It’s Time to Reevaluate the Definition of Membership — And Find Ways to Connect With Customers, Too
by David, on January 11, 2019
We all belong to lots of communities. We have numbers assigned to us in airline and hotel loyalty programs. We call ourselves members of political parties and religious organizations. We download member-only apps from Amazon Prime and Costco to take advantage of exclusive perks in checkout aisles. But what does being a member of an association mean?
The concept varies among the more than 66,000 associations, society and professional organizations in the U.S. (a figure taken from the IRS Data Book’s 2013 count), but the vast majority share two key ingredients: education opportunities and access to networking events. While are these can be valuable benefits, the era of personalization presents a big challenge for association leaders.
“As a consumer, I’m so used to being able to customize everything,” Max Suzenaar, CEO and CSO of Minding Your Business, said. “Do I really have to pay a general membership fee for certain benefits that might not matter to me?”
Picking & Choosing
Some prospective members may not want to fork over the full cost of an annual membership, but they still matter. Perhaps some of them want to review the latest white paper and trend report your organization recently released. Maybe others want to exhibit at next year’s annual meeting. And maybe others are interested in watching next month’s webinar on how the government shutdown will impact their business. They’re your customers. They don’t want to buy everything in the store. They simply want to pick up the products and services that are meaningful to them.
Suzenaar highlighted that those transactions can play a crucial role in any organization’s strategy. “While annual membership dues provide the comfort of consistent revenue, those individual purchases can create crucial revenue opportunities,” Suzenaar said. “And for some of those customers, they can even lay the foundation toward becoming full-fledged members of your organization.”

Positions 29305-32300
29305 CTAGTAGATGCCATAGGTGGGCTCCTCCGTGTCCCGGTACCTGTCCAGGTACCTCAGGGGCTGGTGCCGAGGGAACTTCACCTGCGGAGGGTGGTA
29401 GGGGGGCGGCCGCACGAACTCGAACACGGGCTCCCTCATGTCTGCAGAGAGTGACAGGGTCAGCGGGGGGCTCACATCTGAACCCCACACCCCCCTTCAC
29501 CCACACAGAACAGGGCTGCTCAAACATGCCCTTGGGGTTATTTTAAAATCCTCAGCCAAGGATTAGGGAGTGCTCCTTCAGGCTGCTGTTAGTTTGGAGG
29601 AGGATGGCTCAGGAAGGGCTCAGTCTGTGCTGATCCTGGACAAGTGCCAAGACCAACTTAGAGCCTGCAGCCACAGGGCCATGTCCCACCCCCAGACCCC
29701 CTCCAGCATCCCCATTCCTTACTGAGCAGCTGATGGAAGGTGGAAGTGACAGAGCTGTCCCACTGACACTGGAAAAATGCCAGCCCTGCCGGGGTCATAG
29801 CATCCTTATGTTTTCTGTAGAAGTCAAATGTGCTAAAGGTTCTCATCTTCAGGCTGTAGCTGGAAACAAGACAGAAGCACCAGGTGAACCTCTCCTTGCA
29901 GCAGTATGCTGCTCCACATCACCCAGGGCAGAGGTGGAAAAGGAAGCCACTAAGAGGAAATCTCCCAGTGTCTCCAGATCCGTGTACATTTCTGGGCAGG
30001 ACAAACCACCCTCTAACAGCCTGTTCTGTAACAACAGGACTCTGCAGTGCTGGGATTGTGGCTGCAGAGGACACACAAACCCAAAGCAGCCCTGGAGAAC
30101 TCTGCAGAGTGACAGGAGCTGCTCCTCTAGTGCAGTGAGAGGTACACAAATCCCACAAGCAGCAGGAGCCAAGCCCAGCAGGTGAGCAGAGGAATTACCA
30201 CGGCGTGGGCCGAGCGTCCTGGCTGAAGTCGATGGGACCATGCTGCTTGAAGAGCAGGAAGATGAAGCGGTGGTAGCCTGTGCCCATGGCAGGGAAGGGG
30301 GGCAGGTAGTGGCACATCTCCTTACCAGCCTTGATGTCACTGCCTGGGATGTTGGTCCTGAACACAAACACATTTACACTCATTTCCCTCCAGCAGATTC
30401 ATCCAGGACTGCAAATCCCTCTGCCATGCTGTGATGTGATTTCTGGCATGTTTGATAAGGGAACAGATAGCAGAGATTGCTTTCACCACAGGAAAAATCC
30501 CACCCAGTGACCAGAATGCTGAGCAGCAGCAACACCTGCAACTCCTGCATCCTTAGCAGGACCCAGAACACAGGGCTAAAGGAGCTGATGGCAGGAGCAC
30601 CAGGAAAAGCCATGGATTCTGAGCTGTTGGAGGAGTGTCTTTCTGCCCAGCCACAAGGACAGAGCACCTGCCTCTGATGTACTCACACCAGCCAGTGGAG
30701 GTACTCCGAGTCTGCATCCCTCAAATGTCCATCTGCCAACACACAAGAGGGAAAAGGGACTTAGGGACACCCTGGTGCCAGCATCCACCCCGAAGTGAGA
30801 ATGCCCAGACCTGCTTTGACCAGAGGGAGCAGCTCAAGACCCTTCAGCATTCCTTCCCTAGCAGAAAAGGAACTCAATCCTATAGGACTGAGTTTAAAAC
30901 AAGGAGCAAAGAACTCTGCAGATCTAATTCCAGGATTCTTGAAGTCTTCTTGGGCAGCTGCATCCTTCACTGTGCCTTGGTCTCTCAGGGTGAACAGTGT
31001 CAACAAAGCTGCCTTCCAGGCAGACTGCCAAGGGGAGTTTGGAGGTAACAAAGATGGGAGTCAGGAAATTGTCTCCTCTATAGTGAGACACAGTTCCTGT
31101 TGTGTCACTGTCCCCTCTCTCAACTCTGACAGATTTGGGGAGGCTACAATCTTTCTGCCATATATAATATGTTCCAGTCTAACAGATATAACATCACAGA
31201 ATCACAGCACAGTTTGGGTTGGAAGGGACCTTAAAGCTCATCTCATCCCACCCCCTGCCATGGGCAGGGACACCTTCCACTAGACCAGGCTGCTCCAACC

Putting Value Under the Microscope
Let’s go back to those primary benefits of being a member: learning and networking. When it comes to education, consumers have no shortage of options with a low price tag. From Harvard- and MIT-level courses on edX to tutorials from experts on YouTube, they don’t have to come to your website or your annual meeting to gain new knowledge. And on the networking front, nothing is standing in the way of a connection-hungry individual with a LinkedIn account.
With all those opportunities, associations can no longer simply rely on traditional benefits. Instead, they must take a close look at each of their assets — their webinars, their email newsletters, their social communities, their annual meetings and every other activity and piece of content available. That evaluation can distinguish the unique benefits that really resonate with prospective members from the assets that no longer need to be in the budget.
“Put everything about your association under the microscope,” Suzenaar said. “And then, put yourself in your prospective members’ shoes. What would entice you to become a customer first? And what might eventually get you to agree with the ‘Reasons to Join’ page on the website?”